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Physiology of lactation

Physiology of lactation – Anatomically, the breast is made up of glandular tissue, supporting tissue and fat. There are 20-25 alveoli in each breast, each lined by epithelial cells and surrounded by myoepithelial cells.

Milk is secreted in alveoli by epithelial cells and pushed forward by contraction of myoepithelial cells. Each alveoli drains its output via lactiferous tubules & ducts into — 10-15 lactiferous sinuses, which lie below the areola and open out onto the nipple. The size of the breast depends on the amount of fat and supporting tissue and does not reflect upon the milk-producing capacity.

Physiology of lactation depends on two interdependent processes in mother production of milk (Prolactin reflex), and secretion or ejection of milk (Oxytocin reflex), as well as actual sucking by the baby, dependent on neonatal reflexes.

A) Production of milk  is a factor of Physiology of lactation (Prolactin reflex): When a baby sucks, afferent impulses from nipple stimulate prolactin secretion from anterior pituitary. Prolactin acts on the milk-producing alveolar epithelial cells to stimulate milk secretion. Thus, the prolactin reflex depends on how early, how often and how strongly the baby sucks.

Prolactin activity and milk production, which is another factor of Physiology of lactation, is facilitated by adequate emptying of breasts after each feed, early onset of lactation, frequent suckling, expression of breast milk, and night feeds.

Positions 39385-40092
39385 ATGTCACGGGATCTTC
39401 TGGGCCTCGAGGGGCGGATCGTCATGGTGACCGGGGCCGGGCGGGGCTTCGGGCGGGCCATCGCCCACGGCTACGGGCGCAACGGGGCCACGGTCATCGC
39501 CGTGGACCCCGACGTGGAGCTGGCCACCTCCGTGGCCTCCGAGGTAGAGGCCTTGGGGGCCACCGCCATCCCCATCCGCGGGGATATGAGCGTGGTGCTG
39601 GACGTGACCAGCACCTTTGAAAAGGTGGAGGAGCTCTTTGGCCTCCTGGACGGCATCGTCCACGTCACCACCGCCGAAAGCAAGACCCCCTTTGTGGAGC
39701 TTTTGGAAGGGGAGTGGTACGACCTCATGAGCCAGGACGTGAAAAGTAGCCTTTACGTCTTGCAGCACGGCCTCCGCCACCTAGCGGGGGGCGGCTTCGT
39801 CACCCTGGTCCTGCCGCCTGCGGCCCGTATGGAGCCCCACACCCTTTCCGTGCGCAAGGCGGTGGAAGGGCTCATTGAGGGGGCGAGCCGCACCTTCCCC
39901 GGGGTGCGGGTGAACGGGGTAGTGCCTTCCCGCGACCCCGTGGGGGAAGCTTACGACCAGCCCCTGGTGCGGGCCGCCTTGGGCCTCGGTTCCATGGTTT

Prolactin secretion is inhibited by pre-lacteal feeds, incorrect positioning and painful breast conditions physical or mental stress to mother.

B) Milk Ejection/Let down (Oxytoein reflex) is also a factor for Physiology of lactation and is also initiated during suckling when afferent impulses from nipple reach the posterior pituitary to stimulate oxytocin production. Oxytocin contracts the myo-epithelial cells surrounding the alveoli and lactiferous sinuses, to push the milk forward towards the nipple.

The squeezing sensation in the breast during Breast feeding is a sign of a good “let-down reflex”. Oxytocin secretion is affected by the physical and mental state of the mother.

In Physiology of lactation, Oxytocin activity and milk ejection is enhanced by Sight and sound of baby, pleasant thoughts of baby and maternal confidence in her ability to breastfeed.

Oxytocin secretion and milk ejection is reduced by — a) mother’s anxiety or low-confidence, b) mental stress or worry, and c) pain or discomfort during breast feeding.

C) Actual sucking by baby (Neonatal reflexes) is also a factor of Physiology of lactation: Three neonatal reflexes i.e. sucking, swallowing and rooting reflex participate in milk extraction during Breast feeding.

i) Rooting reflex helps the baby to latch onto the nipple. When the breast or nipple touches the baby’s chin, philtmm, upper lip or cheek, the baby opens his/her mouth to search for the nipple.

ii) Suckling reflex helps the baby to draw milk by converting the nipple and areola into a teat pressed between the lower jaw and hard palate. Wave-like movements of tongue facilitate sucking. For successful lactation, the baby should be well attached to the breast, with the nipple and most of the areola in his mouth.

iii) Swallowing reflex: In Physiology of lactation, After every 2-3 sucks, collected milk is swallowed by baby, followed by deep breath. Each suck-swallow-breathe cycle lasts for—i seconds.

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